I’m reading the new J.K. Rowling and really liking it so far. I do find myself reading it with much greater scrutiny than I have read other books lately. It’s almost like I have a fear of it not being great and with every page turn I sigh a little because I am enjoying it. Are the reviews bad? I have been avoiding reading anything about it.

    • I read one review that said it lacked the “magic” of the Harry Potter books (ugh), and I’ve spoken with a few patrons who were underwhelmed, so I got the feeling that it wasn’t being so well received. Boo, I think it’s much better written than the Potter books.

  • Glad you enjoyed Rufus! I enjoy reading this blog, so as long as you keep writing, I’ll be here reading.

  • Heh. Watching Fast Times at Ridgemont High & noticed one of the kids who buys scalped tickets from Mike Damone in the opening scene is wearing a UCSB shirt, and then I come here and you mention…UCSB. Cosmic coincidence? I think not.

    • Eric Stoltz and Anthony Edwards, who were extras in that film (stoner surfers), are both from Santa Barbara

  • Oh man, the video of him doing “One Man Guy” with his sister Martha on back up just SLAYS me. It makes me get teary, every time. I want to run away with Rufus so that he can sing me to sleep every night. Except that I love my husband, and Rufus loves his. Whatever. A girl can dream. swoon.

    http://www.youtube.com/watch?v=eo4YivSQMfE

  • I listen to Jay Mohr’s podcast periodically and he’s going to have Rufus on as his next guest. He usually posts new episodes on Fridays but it’s not up yet; if you’re interested maybe check out Mohr Stories on Monday.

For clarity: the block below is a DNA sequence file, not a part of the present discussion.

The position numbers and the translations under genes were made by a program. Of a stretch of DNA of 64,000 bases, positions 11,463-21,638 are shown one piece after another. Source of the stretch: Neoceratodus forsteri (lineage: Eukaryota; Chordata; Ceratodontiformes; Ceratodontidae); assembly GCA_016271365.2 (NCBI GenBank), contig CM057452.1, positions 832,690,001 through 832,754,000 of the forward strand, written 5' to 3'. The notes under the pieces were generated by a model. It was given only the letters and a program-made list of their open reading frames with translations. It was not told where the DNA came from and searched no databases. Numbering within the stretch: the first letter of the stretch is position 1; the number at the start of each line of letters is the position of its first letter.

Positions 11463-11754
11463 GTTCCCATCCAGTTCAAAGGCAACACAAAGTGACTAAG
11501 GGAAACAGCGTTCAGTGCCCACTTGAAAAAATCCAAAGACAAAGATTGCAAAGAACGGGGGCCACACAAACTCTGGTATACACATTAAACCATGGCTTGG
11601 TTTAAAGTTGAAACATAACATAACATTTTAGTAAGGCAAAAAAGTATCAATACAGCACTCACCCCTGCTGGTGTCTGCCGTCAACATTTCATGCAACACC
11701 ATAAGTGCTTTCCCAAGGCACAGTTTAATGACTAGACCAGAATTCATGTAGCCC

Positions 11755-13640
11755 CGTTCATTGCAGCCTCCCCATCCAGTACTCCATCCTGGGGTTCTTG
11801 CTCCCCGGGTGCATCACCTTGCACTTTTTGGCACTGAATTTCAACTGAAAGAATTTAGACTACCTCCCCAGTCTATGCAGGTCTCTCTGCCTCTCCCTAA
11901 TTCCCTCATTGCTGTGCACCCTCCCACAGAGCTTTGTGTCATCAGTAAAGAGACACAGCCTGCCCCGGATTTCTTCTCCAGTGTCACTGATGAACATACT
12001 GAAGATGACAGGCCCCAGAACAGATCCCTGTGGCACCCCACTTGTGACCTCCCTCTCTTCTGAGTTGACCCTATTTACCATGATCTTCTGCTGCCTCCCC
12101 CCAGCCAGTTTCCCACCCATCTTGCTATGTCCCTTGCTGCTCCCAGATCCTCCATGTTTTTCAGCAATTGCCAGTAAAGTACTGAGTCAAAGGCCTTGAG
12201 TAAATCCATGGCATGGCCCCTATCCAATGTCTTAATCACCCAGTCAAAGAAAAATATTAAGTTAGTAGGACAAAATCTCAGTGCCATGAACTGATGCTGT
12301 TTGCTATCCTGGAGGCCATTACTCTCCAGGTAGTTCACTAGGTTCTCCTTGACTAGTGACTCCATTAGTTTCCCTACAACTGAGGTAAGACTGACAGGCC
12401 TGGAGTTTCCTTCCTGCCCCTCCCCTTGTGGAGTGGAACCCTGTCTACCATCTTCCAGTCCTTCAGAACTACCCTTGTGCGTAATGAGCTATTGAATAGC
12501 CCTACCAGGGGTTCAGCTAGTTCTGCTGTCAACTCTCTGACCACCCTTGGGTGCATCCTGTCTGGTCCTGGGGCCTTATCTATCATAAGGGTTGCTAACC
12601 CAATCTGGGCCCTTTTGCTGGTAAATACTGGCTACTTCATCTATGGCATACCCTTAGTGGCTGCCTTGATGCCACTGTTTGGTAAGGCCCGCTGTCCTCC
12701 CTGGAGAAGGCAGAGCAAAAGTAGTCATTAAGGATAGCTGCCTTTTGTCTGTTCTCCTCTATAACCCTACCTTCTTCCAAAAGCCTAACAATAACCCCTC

• Punctuation is important _especially_ in tattoos! You don’t want poor syntax permanently engraved on your body, after all, right? (I have a sentence from a Murakami story tattooed around my wrist, and when I was getting it done, the tattoo guy asked “Do you want the period at the end like you have it typed out here?” and I practically shouted “Yes! It’s a sentence, it needs punctuation!” So I guess it is safe to say that I have Strong Feelings about punctuation…)

  • Congratulations on your impending eleventh blogniversary!
    (I love these fake portmanteau words, and I don’t care what people think)

  • Music, art, blog-reading, fantastic TV… all valid forms of human connection and seeing part of yourself in someone else’s self-exposing self-expression. I will stand by that. I might even get it tattooed on myself somewhere.

  • I finished “A Casual Vacancy” and loved it. I stayed away from the reviews and I am glad so that I could enjoy it for itself.

    Also would love to see Rufus Wainwright. I had that same experience at Edward Sharpe.

  • I have a copy of A Casual Vacancy waiting for me at the library. I don’t have time to pick it up until Monday, so that copy is taunting other patrons in the meantime.

    I’ve seen too many (Minnesota) marriage amendment commercials, because I read the Dear Parents note as “… your child’s group is ruining marriage…”

  • I’m LOVING The Casual Vacancy! I’m not finished with it yet, but I love her descriptions of people, feelings, situations. It all feels so raw and real.

  • You and Ann Patchett (who I adore)–read her blog at Parnassus books–she loved loved loved it.

  • My phone’s on vibrate for you.

  • Happy early 11th anniversary! And I can’t wait to read J.K. Rowling’s newest…the key to knowing if a book is great for me, however, is whether it can compel me to actually stay awake long enough to read an entire chapter at a time. It’ll just be nice to stop falling asleep at 8:30 p.m. every night with my youngest, then waking up at midnight and reading until I fall back asleep. I haven’t found a book yet that keeps me awake till 1 a.m. … Maybe Casual Vacancy will be the one!